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"The future is an unknown, but a somewhat predictable unknown. To look to the future we must first look back upon the past. That is where the seeds of the future were planted." Albert Einstein

So lets start at the beginning. This winter was a amazing adventure into the past for me. I was lucky enough to acquire one of the most iconic rare books about surfing and its history. The book was Thomas Edward Blakes’ “surfboard riders” published in 1936. This book shone a light on the goings-on in traditional Hawaiian life and how fundamentally important surfing is within their culture. Tom Blake and Duke Kahanamoku showcased surfing around the world. They traveled light, with only their trunks and knowledge. Using their experience for running surfing exhibitions from Central America to Australia, they exposed surfing to the world. It was the first time anyone had showcased surfing outside of Hawaii within western culture. Amazingly they did not take surfboards. Travelling without surfboards meant that everywhere they stopped, they had to build their boards from scratch. This allowed them to share some of their knowledge and craft–receiving accolade's from those who watched Duke and Tom make the hollow wood surf craft.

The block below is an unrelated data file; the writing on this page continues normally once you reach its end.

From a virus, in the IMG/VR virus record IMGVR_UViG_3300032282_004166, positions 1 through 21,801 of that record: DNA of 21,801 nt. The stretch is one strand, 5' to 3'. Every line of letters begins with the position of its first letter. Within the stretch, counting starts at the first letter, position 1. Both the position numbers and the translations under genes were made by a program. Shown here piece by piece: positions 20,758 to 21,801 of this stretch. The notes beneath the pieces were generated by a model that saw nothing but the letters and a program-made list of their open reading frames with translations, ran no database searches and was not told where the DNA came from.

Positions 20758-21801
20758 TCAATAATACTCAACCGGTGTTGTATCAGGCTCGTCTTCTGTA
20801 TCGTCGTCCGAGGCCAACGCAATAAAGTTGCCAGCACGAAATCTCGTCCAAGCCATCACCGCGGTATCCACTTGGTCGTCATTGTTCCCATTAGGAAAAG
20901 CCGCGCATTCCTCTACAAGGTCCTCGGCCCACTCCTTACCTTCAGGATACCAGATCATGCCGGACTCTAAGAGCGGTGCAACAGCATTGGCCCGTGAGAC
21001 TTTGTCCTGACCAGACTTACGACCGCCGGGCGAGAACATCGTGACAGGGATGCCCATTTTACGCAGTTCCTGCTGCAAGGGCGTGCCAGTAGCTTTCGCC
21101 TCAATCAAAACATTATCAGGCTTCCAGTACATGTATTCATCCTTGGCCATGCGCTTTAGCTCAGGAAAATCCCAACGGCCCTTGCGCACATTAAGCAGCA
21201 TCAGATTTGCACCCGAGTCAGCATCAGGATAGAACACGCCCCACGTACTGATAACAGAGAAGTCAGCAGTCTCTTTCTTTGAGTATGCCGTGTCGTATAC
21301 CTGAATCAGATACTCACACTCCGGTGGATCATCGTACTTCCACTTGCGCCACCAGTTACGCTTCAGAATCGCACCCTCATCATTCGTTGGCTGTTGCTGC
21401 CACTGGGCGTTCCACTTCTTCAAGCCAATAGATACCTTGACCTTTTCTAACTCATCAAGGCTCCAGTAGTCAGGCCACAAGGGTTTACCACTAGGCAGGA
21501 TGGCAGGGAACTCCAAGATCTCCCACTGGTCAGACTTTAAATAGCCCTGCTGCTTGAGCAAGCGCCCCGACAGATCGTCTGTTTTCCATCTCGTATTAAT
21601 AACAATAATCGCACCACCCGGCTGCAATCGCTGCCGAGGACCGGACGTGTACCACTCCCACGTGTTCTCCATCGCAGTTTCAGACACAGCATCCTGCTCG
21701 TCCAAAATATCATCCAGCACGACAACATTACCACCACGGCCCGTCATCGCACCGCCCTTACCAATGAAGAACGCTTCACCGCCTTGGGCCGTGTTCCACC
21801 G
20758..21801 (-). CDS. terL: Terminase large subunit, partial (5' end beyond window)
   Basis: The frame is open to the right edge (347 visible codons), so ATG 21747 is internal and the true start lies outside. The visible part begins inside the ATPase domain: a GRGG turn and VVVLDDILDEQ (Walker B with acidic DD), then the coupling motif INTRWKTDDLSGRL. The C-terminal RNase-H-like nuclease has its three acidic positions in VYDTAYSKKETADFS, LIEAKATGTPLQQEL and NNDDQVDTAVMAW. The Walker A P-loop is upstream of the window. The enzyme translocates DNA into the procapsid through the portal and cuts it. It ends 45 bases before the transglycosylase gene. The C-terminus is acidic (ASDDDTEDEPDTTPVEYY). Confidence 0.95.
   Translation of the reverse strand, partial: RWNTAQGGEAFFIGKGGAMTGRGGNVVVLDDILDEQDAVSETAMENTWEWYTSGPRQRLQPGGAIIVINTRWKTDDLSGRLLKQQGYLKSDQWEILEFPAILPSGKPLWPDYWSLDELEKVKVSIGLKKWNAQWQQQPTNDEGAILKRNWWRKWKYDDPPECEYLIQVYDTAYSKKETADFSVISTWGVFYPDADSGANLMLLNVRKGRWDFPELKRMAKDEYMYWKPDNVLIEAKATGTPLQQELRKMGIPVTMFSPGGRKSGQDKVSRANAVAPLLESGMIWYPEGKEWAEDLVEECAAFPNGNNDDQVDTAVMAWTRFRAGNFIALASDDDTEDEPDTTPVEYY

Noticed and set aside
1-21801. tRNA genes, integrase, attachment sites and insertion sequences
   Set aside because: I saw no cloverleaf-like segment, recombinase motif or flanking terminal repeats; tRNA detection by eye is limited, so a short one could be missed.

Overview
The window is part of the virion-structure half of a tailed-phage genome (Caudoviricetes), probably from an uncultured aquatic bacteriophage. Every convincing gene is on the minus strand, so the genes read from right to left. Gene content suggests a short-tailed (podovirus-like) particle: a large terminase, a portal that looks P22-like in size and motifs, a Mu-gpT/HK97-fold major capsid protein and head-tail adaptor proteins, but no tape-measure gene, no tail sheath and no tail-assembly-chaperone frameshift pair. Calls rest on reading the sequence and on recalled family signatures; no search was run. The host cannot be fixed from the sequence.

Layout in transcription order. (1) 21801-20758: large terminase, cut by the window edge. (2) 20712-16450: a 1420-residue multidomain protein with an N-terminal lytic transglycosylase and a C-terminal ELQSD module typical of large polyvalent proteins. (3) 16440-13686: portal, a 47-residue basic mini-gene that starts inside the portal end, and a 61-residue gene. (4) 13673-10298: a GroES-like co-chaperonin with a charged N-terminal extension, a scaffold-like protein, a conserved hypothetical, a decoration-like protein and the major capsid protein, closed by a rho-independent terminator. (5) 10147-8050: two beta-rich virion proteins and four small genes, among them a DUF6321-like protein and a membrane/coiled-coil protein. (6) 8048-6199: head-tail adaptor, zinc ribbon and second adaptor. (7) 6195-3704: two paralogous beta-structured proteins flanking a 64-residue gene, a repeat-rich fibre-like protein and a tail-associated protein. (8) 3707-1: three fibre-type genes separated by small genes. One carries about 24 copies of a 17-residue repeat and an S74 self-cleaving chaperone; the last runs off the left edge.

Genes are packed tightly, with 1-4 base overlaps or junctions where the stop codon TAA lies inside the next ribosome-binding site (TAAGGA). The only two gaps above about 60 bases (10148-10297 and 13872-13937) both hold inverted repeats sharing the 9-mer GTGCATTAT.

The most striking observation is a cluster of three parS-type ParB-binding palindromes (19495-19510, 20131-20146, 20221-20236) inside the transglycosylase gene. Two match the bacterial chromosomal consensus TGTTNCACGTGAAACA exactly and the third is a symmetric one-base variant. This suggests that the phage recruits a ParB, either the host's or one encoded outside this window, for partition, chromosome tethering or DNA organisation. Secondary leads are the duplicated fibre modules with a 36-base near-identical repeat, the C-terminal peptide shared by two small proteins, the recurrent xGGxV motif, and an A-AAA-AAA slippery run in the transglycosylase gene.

The timing of this book landing in my hand at this time was serendipitous. The next month someone called me up, and asked if i could do a board restoration. They had no idea the age or the creator of the surf craft, but they did know that the board was something that needed to be preserved in time for future generations of New Zealand surfers to see. The board was beaten and battered, but i knew the moment I saw it, exactly what it was. This was a replica “kook box” that had been made in New Zealand, following the designs of Tom Blake, which was internationally published in the popular Mechanics Magazine. It was just crazy to me to think that somebody back in the 1940s, not too different from myself, someone who was jazzed on surfing, would be confident enough to dive headfirst into this project–painstakingly putting together this board using native timbers, and rudimentary wood working tools with no understanding of how to surf, or even have a surfboard. Restoring this craft 180 years into the future would be a walk in the park. I had power tools, years of experience working with wood, knowledge of fiber glass, and some boat building ideas. This restoration was a definitely a labour of love, and took a ridiculous amount of time, but is hands down the coolest project I have ever worked on. Imagining the stoke, anticipation, time and energy that went in to the original creation made me feel really privileged to have the opportunity to put myself in the shoes of one of those original creators who followed in Duke and Tom’s footsteps. Lighting a fire inside me to create beautiful traditional surf craft once again.

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